This, obviously, is a lot more recent. I was collating all of my scanned drawings and I realized that I’d gone to the trouble of drawing the cranium and lower jaw of Aquilops separately, but I’d never posted the version from before I composited them back into articulation. It is very unlike me to do work and then hide it, so here it is.

It wasn’t until I the post mostly written that I realized that all three drawings are of heads, none of them are saurischians (although the first includes a saurischian, but not the cool kind), and two are stinkin’ mammals (and not the cool kind). I stand ready for your slings and arrows.

For previous posts on my drawings, see:

The best-preserved presacral vertebra of Vouivria damparisensis (Mannion et al. 2017: fig. 10).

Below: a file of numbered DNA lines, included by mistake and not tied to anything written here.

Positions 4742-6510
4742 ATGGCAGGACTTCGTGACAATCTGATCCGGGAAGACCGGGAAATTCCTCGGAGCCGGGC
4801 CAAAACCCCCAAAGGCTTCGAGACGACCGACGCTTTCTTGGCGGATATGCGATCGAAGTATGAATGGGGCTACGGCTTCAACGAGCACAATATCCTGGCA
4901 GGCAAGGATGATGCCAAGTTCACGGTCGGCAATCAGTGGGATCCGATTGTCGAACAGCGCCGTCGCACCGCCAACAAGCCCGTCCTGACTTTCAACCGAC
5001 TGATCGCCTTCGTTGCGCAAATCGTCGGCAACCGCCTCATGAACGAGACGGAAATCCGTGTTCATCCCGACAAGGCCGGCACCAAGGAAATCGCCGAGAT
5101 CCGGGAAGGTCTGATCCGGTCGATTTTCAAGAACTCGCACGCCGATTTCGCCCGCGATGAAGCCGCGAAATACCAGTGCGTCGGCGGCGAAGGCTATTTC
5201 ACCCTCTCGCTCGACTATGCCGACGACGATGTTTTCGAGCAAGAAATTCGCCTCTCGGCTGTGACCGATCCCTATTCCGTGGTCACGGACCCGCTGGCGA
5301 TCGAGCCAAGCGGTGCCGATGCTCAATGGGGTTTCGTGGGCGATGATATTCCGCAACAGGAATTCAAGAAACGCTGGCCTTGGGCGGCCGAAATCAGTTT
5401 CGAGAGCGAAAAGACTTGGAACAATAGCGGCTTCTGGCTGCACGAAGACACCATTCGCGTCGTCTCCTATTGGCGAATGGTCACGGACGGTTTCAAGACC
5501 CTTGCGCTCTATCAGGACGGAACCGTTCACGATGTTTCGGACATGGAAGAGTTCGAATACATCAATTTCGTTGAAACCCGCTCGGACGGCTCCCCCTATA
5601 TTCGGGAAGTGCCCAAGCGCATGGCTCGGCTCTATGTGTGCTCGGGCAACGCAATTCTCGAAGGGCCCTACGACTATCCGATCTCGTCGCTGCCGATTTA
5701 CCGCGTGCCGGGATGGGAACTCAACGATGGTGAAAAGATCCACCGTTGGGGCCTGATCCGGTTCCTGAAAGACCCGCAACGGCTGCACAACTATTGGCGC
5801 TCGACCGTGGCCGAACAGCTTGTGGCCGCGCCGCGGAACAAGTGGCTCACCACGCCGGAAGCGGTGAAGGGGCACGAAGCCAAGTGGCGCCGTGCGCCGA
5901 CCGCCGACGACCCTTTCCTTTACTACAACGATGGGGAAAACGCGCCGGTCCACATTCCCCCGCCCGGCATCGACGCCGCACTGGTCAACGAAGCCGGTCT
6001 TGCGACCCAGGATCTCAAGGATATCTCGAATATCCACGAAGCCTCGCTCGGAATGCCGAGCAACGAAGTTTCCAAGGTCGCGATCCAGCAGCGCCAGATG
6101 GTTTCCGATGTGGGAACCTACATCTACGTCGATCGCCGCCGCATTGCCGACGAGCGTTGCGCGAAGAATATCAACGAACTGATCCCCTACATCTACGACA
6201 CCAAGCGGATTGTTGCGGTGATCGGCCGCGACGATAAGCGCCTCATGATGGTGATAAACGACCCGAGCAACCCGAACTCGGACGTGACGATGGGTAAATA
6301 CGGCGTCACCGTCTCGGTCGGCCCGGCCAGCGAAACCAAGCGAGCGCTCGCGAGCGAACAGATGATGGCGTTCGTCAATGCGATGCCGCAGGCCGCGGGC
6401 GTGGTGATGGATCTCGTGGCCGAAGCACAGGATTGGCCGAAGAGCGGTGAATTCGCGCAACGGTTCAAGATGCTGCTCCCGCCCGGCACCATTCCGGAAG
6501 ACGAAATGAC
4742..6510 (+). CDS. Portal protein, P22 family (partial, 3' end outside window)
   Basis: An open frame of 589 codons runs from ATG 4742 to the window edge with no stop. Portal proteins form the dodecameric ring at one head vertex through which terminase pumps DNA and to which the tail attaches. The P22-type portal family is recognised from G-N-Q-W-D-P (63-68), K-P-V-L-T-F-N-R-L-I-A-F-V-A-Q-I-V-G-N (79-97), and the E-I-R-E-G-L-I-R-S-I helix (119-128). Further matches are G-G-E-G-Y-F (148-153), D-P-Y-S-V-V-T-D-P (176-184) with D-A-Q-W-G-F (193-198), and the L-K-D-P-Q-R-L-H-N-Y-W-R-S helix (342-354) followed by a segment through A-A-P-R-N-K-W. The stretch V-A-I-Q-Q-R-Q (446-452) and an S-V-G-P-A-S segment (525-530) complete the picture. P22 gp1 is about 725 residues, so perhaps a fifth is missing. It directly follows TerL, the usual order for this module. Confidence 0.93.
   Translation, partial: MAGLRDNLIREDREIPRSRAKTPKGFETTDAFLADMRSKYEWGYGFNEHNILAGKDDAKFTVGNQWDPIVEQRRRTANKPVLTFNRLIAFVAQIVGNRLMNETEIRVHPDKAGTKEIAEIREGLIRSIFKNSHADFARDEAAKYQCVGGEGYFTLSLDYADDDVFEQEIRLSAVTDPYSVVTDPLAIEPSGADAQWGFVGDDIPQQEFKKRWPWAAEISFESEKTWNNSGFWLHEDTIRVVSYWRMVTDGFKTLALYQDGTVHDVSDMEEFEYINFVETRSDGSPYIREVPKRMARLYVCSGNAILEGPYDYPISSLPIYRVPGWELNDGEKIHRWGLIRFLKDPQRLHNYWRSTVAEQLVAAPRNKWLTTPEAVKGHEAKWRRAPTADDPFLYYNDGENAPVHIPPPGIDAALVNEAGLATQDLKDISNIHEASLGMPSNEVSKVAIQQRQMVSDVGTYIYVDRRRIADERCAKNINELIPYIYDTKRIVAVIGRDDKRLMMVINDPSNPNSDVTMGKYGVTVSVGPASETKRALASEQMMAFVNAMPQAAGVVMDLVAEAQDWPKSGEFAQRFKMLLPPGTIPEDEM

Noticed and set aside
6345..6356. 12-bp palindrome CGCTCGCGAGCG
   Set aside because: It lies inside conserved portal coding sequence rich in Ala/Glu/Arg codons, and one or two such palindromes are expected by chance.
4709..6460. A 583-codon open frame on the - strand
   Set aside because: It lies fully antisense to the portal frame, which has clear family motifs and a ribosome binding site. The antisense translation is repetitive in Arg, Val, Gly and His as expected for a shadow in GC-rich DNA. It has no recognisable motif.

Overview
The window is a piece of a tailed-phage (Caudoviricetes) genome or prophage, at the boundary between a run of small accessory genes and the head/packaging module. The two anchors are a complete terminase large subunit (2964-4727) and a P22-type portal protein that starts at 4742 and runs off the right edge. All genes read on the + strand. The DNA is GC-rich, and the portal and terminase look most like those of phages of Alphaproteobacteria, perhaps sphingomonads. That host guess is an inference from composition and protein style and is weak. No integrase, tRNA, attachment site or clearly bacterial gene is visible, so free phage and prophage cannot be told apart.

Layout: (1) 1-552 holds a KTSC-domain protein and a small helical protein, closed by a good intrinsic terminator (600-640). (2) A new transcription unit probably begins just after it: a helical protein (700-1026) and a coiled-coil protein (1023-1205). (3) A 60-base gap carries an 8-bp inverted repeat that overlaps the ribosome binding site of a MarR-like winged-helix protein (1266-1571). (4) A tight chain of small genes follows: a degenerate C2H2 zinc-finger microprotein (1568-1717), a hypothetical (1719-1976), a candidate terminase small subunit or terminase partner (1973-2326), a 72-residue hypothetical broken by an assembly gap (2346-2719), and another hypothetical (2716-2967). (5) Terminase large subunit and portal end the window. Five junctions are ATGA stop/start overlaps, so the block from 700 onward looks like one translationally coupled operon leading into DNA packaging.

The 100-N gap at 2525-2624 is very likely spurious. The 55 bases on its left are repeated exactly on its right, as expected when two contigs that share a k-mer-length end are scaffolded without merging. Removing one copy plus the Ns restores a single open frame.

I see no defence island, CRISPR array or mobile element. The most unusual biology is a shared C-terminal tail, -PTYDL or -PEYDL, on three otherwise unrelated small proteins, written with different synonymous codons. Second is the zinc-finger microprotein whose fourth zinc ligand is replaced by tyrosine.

New goodies out today in PeerJ: Tschopp and Mateus (2017) on the new diplodocid Galeamopus pabsti, and Mannion et al. (2017) redescribe and name the French ‘Bothriospondylus’ as Vouivria damparisensis.

C7 of Galeamopus pabsti (Tschopp and Mateus 2017: fig. 24).

Both papers are packed with interesting stuff that I simply don’t have time to discuss right now. Possibly Mike and I will come back with subsequent posts that discuss these critters in more detail. We both have a connection here besides our normal obsession with well-illustrated sauropods – Mike reviewed the Galeamopus paper, and I reviewed Vouivria. Happily, both sets of authors chose to publish the peer-review histories, so if you’re curious, you can go see what we said.